Beyond the Book: Background information when reading The Hakawati

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The Hakawati

by Rabih Alameddine

The Hakawati
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    Readers' Opinion:

     Not Yet Rated
  • First Published:
    Apr 2008, 528 pages
    Paperback:
    Jun 2009, 528 pages

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Book Reviewed by:
Lucia Silva

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About this Book

Beyond the Book

A Thousand and One Nights
Once upon a time, not terribly long ago, hakawatis, or storytellers, were commonplace fixtures on Middle Eastern streets. As coffee-drinking gained popularity in Ottoman times, the hakawatis moved from the streets into the coffee houses. Hakawatis were paid by the owners of the coffee houses to draw customers, and the best could also expect tips from their audience. Hakawatis were known for their dramatic performances, and were consummate entertainers. The rise of radio and television brought the demise of this ancient Arab tradition of public storytelling, and hakawatis all but disappeared from the Middle East by the 1970's. Listen to an NPR interview with the last full-time hakawati in the Syrian capital of Damascus.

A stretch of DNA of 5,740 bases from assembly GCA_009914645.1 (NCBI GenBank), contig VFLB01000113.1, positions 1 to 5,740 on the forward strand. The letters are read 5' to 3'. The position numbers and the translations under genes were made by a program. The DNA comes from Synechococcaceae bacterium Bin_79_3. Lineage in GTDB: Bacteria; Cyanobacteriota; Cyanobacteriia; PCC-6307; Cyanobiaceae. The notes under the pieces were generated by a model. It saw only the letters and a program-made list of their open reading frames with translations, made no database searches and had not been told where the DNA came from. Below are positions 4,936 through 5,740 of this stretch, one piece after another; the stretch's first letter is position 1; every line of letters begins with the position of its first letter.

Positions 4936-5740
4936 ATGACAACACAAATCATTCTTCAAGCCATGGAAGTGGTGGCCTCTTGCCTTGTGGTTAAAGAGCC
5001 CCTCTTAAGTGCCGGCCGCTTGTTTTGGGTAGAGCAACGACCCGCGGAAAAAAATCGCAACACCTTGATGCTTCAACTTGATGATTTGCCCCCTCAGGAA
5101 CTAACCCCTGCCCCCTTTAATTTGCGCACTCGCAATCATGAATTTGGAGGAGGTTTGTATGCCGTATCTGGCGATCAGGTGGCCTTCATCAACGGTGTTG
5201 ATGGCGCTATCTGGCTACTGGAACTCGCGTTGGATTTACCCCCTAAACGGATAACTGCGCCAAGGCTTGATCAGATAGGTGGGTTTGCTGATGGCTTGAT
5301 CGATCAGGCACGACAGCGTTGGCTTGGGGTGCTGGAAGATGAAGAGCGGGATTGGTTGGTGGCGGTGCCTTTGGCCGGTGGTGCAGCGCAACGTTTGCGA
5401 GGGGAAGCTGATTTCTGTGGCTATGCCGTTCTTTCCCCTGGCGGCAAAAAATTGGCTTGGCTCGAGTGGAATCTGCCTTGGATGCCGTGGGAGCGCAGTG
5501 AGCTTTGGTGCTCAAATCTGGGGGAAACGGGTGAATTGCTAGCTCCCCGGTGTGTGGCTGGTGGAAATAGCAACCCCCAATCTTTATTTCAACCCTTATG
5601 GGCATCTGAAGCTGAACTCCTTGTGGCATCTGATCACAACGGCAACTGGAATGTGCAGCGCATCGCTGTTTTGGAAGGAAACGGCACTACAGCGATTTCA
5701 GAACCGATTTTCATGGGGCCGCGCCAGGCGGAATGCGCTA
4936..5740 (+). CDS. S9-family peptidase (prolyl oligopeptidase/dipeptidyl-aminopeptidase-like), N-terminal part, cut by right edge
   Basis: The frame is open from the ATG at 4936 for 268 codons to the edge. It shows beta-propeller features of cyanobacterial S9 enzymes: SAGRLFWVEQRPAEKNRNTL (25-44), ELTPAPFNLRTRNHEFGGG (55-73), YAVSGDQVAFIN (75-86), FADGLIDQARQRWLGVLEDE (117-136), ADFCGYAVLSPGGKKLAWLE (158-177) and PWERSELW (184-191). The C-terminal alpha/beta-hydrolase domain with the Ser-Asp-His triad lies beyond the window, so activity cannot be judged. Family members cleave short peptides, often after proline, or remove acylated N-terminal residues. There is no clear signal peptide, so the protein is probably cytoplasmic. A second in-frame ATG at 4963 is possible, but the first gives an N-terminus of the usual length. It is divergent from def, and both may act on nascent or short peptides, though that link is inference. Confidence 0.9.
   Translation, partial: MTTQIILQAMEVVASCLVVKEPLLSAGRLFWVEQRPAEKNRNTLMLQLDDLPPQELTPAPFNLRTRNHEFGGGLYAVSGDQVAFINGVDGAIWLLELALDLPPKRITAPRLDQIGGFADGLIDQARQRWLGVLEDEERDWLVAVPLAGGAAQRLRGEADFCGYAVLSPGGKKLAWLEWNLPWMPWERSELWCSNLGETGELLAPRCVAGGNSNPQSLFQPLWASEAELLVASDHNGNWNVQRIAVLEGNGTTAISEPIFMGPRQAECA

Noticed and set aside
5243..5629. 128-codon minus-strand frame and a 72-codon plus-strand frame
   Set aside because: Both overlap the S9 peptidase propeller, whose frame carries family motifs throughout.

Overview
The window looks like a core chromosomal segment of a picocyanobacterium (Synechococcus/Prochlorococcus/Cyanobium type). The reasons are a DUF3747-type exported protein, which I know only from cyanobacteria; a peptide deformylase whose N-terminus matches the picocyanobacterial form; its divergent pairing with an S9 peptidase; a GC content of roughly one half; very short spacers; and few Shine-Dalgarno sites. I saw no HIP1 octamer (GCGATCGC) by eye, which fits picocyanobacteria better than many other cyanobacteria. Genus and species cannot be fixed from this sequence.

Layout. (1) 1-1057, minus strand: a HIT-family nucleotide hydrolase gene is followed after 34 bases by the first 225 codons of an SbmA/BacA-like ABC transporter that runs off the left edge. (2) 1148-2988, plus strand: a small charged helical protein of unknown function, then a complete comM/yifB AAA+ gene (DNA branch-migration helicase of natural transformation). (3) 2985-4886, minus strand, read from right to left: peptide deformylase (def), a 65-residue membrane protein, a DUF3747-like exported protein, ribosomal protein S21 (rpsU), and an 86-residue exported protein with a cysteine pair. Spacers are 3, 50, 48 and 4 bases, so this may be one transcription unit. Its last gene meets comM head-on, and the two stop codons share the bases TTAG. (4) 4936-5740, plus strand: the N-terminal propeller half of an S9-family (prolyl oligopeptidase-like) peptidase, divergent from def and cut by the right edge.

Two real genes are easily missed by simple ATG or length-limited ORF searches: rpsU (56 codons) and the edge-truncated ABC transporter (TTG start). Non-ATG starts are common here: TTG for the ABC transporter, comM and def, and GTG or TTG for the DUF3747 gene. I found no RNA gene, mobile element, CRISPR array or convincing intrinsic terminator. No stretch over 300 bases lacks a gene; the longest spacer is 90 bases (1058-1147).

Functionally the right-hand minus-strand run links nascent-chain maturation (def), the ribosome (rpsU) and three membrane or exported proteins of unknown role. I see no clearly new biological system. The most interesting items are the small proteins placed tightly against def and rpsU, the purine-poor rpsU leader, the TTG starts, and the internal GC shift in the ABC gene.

Hakawatis often worked from a text, improvising, embellishing, and adapting to their audience. A Thousand and One Nights (also known as Arabian Nights) served as the source for many hakawatis, and their tellings ...

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